Are the father-centered family, private property, and the state necessary and inevitable part of all human societies?
Frederick Engels, coworker of Karl Marx, says no. Engels demonstrates that these three institutions arose in the fairly recent history of the human race, as a way to establish the rule of the many over the few. And, conversley, when these institutions are an obstacle to human progress, they can be dismantled.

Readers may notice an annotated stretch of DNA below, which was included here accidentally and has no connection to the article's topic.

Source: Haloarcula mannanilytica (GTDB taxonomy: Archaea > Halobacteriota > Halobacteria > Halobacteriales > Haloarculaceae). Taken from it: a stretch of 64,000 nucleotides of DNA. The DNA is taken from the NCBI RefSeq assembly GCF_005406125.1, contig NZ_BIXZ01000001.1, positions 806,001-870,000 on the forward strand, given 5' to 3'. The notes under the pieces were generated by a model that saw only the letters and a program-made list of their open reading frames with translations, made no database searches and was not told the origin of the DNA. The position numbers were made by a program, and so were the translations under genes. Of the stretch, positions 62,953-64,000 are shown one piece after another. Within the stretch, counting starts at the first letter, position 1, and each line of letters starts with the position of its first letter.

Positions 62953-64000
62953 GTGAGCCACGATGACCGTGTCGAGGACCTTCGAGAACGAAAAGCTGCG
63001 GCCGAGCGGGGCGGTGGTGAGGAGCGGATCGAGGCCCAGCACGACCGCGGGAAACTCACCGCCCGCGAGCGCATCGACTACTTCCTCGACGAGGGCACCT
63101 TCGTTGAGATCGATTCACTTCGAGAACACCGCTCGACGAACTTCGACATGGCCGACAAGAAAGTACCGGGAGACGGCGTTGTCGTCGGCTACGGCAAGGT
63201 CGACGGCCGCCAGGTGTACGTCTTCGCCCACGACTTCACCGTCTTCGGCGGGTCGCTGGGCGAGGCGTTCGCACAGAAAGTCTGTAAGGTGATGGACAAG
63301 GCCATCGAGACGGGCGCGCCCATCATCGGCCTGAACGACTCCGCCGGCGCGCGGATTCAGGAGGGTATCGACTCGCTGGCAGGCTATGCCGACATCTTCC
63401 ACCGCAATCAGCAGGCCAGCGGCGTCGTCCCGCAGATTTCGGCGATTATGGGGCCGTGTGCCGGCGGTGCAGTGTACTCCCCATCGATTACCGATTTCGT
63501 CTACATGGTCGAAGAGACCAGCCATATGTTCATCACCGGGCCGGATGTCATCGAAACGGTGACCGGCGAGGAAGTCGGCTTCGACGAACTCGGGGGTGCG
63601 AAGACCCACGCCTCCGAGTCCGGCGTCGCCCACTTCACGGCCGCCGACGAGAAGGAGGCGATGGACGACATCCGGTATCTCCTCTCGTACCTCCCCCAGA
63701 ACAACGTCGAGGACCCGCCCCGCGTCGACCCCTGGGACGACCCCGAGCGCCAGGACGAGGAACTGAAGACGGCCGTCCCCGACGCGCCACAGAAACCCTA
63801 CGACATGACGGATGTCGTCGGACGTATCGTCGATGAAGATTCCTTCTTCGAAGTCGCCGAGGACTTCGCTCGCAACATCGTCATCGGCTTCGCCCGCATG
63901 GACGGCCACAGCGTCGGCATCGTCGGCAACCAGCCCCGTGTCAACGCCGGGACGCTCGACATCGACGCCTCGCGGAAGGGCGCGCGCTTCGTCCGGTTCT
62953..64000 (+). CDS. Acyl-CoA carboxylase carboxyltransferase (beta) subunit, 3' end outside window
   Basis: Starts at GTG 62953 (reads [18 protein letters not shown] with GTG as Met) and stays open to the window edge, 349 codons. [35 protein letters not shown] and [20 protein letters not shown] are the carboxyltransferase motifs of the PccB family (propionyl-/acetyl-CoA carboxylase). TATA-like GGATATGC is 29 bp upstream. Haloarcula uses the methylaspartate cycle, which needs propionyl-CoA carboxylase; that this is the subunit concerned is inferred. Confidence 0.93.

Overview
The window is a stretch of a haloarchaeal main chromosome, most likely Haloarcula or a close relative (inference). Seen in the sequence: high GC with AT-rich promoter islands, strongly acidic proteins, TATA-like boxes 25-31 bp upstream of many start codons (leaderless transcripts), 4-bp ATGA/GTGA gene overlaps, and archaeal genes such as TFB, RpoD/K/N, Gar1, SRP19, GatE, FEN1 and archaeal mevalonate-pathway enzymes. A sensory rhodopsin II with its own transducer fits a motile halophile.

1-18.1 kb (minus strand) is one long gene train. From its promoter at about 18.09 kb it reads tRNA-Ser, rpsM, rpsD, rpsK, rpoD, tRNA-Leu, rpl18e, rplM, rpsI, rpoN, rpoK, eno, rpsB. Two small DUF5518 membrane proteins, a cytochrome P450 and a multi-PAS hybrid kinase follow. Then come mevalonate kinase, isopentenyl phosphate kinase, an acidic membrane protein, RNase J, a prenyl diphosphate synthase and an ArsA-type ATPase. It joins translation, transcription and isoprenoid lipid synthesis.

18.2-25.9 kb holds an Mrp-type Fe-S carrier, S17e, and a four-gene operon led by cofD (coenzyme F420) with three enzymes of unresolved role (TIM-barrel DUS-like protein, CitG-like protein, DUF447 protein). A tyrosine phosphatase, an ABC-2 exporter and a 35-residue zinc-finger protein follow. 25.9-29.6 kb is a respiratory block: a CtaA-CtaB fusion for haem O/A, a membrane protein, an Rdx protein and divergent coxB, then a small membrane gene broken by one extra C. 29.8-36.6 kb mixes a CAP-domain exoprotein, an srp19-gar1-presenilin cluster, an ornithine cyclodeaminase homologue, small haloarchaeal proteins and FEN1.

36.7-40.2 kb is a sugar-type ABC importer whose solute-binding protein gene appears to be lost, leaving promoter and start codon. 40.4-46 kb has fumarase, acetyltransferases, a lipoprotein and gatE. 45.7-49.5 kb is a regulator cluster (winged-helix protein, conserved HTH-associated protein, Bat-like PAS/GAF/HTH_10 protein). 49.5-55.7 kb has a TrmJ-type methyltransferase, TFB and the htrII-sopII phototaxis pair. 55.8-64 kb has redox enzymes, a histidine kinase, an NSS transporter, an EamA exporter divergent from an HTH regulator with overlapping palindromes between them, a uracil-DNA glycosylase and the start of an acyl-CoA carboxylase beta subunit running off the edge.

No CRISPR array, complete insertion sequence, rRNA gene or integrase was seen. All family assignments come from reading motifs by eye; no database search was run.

Although this book was written about 125 years ago, the subject matter and his point of view sound surprisingly modern. Evelyn Reed, a Marxist anthropologist, writes a 1972 introduction that updates the original work from the point of view of 20th century anthropology debates abd the rise of modern women's movement. An additional short article by Engels, "The part played by labor in the transition from ape to man" is a lively piece that could be part of today's debates on human origin with almost no hint of its vintage (except maybe for his use of the term "man", instead of gender-neutral "humanity").